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supplied to this planet from the sun alone, not counting fossil fuels (pp. 140 141). If that is not a literally remarkable human impact, what else isunless it is humans even greater absolute and proportionate use and destruction of the sources of energy, and according to John McNeills Something New under the Sun (2002), fully half of that was in only one century: the last oneso far. But again, totals and averages mask the distribution of population and energy consumption, in which roughly 20 percent of the population consumes 80 percent of the energy, and 80 percent of the population must make do with the remaining 20 percent, which the penury imposed on the poor obliges them to use wastefully. In short and to put it mildly, in this human history the Neolithic revolution of agriculture and the state over the past ve millennia replaced freedom by slavery (p. xx) and agriculture did more to depress standards of human welfare than to raise them (p. 224). Paradoxically to us perhaps but obviously in the nature of things, agriculture and livestock as well as cities created cesspools of germs, and rats, mice, insects, and other agents bore disease transfers and epidemics. From agriculture there followed a decline in nutritional standards and recurrent famine, pastoral/agricultural conicts over the same land as evoked in but not only in American and spaghetti Western movies, competition for and armed conict over other resources between settler cultivators and nomadic pastoralists, military specialists, war, stress. Industrialization and nineteenth-century deindustrialization continued urbanization but only accelerated and multiplied the same, leading to the American way of life for some and death for others. Christian discusses top-down oppression and exploitation vs. bottom-up demand for protection as alternative or complementary internal factors in state formation. But he does not give equal or possibly deservedly more weight to interpolity relations for the formation of each state and policy as Cohen (1978) and Frank (1993) do. And that is so despite devoting ample space to empire building (also tracing the increase in geographical size of empires from 1 megameter [1 mgm = 100,000 km 2 ] at the mid rst millennium b.c.e. to 4 6 mgm in the Han and Roman empires, 10 mgm for Islam, and the exceptional 25 mgm of the Mongol empires), and to migration, invasion, and war as well as trade over long distances. He cites Taageperas various studies of the rise and decline of empires, but he does not note that they also all deal with internal factors except for barbarian invasions such as those to which Gibbon famously attributed the fall of the Roman empire. Instead he lists the following as dening characteristics of agrarian civilizations: communities, gender and other hierarchies, cities and towns,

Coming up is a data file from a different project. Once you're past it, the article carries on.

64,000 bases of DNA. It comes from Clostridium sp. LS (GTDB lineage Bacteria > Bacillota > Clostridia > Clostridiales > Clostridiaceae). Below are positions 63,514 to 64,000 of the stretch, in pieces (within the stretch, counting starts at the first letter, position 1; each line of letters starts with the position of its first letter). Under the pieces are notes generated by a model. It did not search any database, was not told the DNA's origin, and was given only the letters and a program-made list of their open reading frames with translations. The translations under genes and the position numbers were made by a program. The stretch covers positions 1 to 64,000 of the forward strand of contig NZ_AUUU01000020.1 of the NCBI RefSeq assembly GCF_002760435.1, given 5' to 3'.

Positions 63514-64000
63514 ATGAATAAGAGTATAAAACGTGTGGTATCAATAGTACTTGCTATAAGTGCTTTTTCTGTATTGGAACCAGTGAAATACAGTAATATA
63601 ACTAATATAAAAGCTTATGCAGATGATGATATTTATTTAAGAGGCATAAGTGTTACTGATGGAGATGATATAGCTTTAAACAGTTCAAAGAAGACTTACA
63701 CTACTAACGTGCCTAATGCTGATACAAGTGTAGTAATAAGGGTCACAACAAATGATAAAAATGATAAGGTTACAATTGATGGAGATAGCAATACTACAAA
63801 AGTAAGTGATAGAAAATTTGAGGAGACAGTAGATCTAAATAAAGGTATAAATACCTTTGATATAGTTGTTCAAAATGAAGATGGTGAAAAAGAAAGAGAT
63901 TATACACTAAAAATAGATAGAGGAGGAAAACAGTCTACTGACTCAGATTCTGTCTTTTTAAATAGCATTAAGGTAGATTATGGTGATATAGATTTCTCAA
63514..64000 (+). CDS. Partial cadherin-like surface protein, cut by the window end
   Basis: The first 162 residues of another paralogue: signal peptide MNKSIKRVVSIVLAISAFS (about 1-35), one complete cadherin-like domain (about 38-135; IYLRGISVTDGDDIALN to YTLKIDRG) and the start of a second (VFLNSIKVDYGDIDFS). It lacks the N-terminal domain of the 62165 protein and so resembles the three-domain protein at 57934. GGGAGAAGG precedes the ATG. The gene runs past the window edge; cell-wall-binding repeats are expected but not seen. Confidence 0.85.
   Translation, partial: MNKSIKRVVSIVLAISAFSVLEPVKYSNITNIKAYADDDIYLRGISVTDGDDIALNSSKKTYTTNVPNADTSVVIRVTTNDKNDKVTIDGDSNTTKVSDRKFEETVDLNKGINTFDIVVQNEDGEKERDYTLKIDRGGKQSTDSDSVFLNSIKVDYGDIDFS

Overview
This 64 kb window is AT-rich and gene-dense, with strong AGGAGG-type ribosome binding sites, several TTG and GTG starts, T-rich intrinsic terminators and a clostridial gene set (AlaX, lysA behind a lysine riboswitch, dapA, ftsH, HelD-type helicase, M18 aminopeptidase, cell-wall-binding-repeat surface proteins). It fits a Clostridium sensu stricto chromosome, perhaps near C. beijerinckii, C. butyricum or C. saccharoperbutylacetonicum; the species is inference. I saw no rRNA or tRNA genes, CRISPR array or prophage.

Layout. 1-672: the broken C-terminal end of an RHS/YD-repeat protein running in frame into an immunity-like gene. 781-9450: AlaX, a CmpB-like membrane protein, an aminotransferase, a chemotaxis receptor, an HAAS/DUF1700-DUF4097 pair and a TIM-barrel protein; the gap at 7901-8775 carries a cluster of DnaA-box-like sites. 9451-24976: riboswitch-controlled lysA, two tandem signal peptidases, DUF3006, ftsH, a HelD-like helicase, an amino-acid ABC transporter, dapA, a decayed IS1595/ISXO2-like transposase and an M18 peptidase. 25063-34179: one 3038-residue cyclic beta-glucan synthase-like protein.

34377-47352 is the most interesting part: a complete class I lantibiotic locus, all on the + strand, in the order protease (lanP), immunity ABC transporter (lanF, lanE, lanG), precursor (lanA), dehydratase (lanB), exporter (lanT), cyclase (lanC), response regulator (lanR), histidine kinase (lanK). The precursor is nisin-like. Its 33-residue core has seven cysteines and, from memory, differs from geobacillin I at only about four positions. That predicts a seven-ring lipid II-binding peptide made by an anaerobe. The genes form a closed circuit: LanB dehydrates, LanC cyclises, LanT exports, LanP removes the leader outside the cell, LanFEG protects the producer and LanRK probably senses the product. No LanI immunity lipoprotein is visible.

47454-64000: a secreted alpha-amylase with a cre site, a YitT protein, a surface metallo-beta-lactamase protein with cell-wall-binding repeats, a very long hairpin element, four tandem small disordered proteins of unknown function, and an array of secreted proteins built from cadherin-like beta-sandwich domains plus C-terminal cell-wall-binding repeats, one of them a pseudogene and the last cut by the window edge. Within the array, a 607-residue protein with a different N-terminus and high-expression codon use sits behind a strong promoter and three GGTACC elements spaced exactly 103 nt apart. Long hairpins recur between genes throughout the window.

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division of labor, armies, literate bureaucracies, religion and ideology, and wider hinterlands (p. 289). There is no suggestion here that, as I argue (Frank 2001) there have never been any pristine civilizations, that the very term should be abandoned as scientically fallacious, since the interaction among their peoples has forever made it impossible to delimit or dene them, which now renders the very term ideologically and politically vicious (consider the uses of the clash of civilizations and ethnic cleansing today). Moreover, as a student and author on Central and Inner Eurasia, Christian agrees with me when I wrote that the Centrality of Central Asia (Frank 1992) has vitally interacted with and thereby shaped all of its outlying civilizations in East, Southeast, South, and Southwest Asia, not to mention Africa and Europe. Christians review then of the past two millennia of global history is more or less standard, including for this reviewer lamentably the nonsense concept of modernity, although it is also exceptionally competent and up to the minute, including for instance the new ndings of the only recently emerging California school of world and East Asian history. However, I do wish to comment on a couple of developments in this history. One is the rise of the West and the Industrial Revolution. Christians frustrating (p. 401) contingent (p. 390) explanationthat it need not have been sorightly rejects most Eurocentric European exceptionalisms from Weber and Marx to Braudel and Joness European Miracle (1981). But he still retainsin my opinion, wronglythe (not so exceptional) European state system and aspects of a (nonexistent) scientic revolution as preconditions (p. 404) that enabled Europe to strike while the contingent world iron was hot. But at least he recognizes that no single man was father of the steam engine, no single civilization either (p. 423) and that until at least 1800 Asia remained the heartland of the world systema fact that historians have only recently understood clearly (p. 404). My ReORIENT (Frank 1998a) demonstrates precisely that, but also that hardly anybody had previously thought so, at least in the West. Nor would they have, I can only say, even with his contribution thereto. But then Christian afrmatively quotes Patrick OBrien to the effect that pronounced discontinuity still seems unmistakable between 1750 and 1850. On the contrary, as my forthcoming sequel ReORIENT the Nineteenth Century will show, precisely that is a mistake. Indeed much of Christians own review and its very good statistical tables (13.113.3) of that century show what Kenneth Pomeranz (2001) has called the Great Divergence only took place after 1850 and mostly after 1870 (pp. 432437). Since Christian also recognizes the